A Mesa-centric cabinet emulator offers a straight-ahead and simple solution to top-box needs.
Superb construction. Full collection of Mesa cabinet/speaker IRs. Stores 16 IRs onboard. Traditional MIDI I/O jacks. Supports third-party IRs. Continuously adjustable attenuation levels.
No switchable ohmage. No editing software. No effects. Only includes Mesa IRs (but you can load third-party IRs).
Mesa Boogie CabClone IR+
Mesa Boogie's CabClone IR+ is a major upgrade on the company's original CabClone (which I reviewed here in 2016). The original was a load box and attenuator with an old-school speaker emulation, which was actually a speaker-like EQ curve rather than a set of impulse responses. The CabClone IR+ is available in 4-ohm, 8-ohm, and 16-ohm models.
(Mesa also offers the $599 CabClone IR, minus the plus sign. It's a load box/IR speaker emulator similar to its pricier sibling, but it omits speaker attenuation. If you seek a device primarily for direct recording or gigging, but don't need to lower the volume of your amp, you can save $200 with the non-plus version.)
The CabClone IR+ is a hefty chunk of hardware measuring approximately 7.5"x 6.5" x 4". It's as rugged and road-ready as most Mesa gear, and it sports the company's signature industrial vibe. Yup, it would look pretty sharp perched next to a Mesa head and cab.
… and Nothing but the Boogie
In fact, CabClone IR+ is specifically targeted toward Mesa amp users. The included IR library is not a grab bag of popular cabs from multiple manufacturers, but a collection of eight Mesa cabs impulses: two 4x12s, two 2x12s, and three 1x12s. The four Recto IRs, the two Lone Star cabs, and the 1x12 Thiele cabs feature Celestion speakers. The 1x12 California Tweed cab has a Fender-favored Jensen.
The CabClone IR+ stores a generous 16 IRs onboard in two banks of eight. As shipped, Bank A includes the eight cabs captured through dynamic and ribbon mics, while Bank B features the same cabs recorded via condenser and ribbon mics. Meanwhile, you can load third-party impulse responses to expand the IR gene pool
The attenuation function is uncommonly versatile. While some products merely toggle between preset attenuation levels, here there are four levels and a -16 dB trim pot. That means you can dial in precise speaker levels ranging from full volume to silence.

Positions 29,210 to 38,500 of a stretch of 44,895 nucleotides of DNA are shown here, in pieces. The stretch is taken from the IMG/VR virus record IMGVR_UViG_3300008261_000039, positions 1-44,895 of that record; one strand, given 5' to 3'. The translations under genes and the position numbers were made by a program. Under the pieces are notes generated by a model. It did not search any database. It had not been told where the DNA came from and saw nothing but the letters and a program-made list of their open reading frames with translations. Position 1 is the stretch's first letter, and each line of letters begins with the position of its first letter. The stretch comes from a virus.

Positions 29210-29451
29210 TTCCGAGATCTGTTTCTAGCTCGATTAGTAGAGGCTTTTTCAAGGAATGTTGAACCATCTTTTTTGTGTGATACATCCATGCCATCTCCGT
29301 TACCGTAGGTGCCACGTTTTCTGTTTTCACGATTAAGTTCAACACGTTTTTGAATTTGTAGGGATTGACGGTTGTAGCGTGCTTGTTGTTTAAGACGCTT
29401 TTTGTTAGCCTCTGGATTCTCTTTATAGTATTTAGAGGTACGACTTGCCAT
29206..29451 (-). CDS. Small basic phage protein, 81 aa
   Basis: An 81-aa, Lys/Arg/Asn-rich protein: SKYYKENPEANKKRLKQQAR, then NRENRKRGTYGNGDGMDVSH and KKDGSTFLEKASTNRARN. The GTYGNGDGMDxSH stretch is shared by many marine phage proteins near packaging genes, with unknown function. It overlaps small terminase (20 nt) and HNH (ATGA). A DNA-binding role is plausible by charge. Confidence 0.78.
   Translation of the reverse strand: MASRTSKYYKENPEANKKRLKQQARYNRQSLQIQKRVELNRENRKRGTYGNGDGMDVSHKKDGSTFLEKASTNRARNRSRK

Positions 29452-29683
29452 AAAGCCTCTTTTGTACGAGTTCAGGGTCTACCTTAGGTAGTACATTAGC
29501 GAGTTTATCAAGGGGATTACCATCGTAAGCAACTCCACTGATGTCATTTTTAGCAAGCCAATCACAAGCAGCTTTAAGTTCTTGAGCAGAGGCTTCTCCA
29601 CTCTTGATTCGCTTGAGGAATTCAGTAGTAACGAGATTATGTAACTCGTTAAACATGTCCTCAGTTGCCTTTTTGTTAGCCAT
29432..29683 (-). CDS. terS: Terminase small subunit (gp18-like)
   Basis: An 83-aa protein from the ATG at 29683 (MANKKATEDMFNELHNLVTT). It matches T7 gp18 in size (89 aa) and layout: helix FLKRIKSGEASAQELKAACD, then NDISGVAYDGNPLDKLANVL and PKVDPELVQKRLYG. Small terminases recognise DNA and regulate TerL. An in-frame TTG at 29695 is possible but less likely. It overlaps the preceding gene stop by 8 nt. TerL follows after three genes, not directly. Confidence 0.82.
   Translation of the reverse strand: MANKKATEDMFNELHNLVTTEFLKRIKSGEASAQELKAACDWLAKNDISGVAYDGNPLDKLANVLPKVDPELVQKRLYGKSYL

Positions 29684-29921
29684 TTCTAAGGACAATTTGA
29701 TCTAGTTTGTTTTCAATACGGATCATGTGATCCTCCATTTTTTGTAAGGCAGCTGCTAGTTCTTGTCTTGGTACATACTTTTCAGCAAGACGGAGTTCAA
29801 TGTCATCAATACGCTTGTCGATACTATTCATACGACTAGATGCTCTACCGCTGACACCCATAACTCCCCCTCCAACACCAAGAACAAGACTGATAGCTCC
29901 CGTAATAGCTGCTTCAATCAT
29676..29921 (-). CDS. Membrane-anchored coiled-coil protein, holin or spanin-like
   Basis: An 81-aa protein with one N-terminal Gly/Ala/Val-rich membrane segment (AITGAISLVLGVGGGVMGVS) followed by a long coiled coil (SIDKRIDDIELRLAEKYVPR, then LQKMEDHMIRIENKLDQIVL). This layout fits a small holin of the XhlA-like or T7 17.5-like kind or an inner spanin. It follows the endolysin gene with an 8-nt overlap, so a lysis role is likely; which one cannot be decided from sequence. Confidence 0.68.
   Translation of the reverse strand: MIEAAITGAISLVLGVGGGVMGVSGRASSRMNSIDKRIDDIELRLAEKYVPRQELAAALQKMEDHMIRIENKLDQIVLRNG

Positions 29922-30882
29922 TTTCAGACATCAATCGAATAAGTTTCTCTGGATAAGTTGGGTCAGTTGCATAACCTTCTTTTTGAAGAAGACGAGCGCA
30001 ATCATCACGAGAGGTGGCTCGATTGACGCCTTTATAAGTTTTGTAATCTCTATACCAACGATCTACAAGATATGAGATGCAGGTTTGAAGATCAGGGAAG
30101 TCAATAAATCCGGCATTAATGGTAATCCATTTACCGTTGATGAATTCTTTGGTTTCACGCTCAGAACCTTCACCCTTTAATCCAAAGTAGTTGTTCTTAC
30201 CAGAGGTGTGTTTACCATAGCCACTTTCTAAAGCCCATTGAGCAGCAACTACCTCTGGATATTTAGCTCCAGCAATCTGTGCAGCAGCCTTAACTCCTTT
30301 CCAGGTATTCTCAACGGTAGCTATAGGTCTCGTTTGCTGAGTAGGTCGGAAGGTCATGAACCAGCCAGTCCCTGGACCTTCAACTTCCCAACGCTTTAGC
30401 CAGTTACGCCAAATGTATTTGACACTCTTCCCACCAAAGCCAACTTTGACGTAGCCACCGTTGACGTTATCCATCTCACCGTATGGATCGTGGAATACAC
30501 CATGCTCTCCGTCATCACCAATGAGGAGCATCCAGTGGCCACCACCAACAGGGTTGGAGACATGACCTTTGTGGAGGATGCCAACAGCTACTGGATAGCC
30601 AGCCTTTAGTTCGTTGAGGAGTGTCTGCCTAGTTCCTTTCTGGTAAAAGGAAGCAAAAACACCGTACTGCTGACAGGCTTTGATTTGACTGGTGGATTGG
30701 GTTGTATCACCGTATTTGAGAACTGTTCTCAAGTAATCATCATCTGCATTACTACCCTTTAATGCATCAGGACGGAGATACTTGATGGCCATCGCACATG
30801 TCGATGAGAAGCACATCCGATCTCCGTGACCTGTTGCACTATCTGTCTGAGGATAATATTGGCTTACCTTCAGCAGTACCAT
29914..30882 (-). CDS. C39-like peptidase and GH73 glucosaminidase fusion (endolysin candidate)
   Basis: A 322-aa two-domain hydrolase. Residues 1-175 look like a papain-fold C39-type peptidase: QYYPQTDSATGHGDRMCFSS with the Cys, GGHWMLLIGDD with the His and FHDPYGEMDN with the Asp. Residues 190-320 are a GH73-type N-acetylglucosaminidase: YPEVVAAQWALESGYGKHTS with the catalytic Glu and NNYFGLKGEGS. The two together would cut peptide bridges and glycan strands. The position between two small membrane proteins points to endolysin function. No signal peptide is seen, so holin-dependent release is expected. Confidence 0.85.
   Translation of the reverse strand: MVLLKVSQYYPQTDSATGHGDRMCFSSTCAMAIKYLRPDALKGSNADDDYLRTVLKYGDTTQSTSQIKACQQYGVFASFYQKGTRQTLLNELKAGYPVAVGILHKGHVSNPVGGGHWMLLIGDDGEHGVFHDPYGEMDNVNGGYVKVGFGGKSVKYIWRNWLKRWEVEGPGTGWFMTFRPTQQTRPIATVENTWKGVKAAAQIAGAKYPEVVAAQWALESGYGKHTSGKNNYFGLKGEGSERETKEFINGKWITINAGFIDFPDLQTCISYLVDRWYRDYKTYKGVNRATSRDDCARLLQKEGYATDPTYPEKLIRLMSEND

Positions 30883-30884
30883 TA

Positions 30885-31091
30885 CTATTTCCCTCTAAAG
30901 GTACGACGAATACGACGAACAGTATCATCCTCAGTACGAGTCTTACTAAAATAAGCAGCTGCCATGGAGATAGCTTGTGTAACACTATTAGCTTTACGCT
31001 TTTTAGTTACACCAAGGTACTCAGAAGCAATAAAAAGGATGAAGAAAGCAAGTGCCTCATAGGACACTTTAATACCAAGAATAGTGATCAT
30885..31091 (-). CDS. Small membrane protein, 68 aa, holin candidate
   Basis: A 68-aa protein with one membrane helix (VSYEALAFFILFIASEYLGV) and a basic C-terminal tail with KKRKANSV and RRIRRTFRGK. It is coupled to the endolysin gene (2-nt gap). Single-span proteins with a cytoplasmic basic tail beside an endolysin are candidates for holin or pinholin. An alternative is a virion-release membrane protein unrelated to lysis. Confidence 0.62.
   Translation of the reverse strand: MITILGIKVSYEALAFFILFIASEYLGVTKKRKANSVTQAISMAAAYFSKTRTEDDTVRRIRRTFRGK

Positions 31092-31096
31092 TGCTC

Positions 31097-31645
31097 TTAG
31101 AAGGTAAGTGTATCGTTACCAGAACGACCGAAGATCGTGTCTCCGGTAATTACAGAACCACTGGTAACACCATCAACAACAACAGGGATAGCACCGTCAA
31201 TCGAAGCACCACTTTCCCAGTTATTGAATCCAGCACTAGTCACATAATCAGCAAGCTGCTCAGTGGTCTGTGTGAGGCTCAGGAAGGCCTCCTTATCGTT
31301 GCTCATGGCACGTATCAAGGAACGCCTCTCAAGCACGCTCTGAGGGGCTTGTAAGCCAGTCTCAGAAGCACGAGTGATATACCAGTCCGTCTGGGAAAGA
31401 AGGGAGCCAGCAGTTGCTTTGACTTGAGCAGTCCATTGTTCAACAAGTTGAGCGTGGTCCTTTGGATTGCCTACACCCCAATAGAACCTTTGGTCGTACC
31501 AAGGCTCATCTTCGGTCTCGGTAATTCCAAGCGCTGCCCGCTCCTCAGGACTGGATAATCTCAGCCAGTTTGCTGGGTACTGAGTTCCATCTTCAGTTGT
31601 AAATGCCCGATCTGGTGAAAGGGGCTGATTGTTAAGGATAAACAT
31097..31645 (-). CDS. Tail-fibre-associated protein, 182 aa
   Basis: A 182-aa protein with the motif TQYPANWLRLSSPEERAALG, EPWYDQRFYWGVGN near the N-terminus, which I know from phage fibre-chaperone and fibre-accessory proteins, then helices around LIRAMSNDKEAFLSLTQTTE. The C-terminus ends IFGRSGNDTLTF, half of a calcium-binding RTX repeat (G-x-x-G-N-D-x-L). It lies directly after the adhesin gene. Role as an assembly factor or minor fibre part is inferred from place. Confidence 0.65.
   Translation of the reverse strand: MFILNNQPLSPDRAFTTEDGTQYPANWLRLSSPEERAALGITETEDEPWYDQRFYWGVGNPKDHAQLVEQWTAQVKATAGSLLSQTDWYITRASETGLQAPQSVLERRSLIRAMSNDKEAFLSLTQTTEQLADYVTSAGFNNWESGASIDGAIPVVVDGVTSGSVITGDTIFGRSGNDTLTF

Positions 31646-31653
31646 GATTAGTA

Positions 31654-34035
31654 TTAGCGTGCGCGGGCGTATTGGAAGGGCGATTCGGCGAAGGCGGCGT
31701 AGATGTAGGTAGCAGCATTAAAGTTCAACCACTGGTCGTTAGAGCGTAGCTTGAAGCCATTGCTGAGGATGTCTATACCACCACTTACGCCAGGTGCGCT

With the presence control set at noon (as heard in demo Clips 3 and 4), tones are bright and stringy, with more high-end content than you typically get from a miked speaker. Lowering the presence knob softens that edge for a more naturalistic sound, but that extra treble is always there if you need it. It could be especially useful with ultra-high-gain tones, which can lose treble impact.
Hold the Bells and Whistles
The CabClone IR+ excels at its core tasks. You can master its streamlined controls in minutes. But the flipside of that simplicity is a lack of extended features. There is no editing software other than a minimal IR loader. (Your computer "sees" the connected device as a hard drive. Just drag the desired IRs into the single-level directory that appears on your desktop). You can't, for example, alter the relative mic levels of the dual-mic IRs, shift virtual mic positions, or add effects. But the CabClone IR+ offers full MIDI functionality via full-sized MIDI I/O ports.
With its focus on Mesa cabinet sounds, the CabClone IR+ is an obvious choice for players who pledge allegiance to the brand. (Mesa has been integrating CabClone into its recent amp models—a darn good idea.) It's dead simple to use, but it offers minimal editing features. You may not want or need those features, but consider your likely use scenarios before buying.
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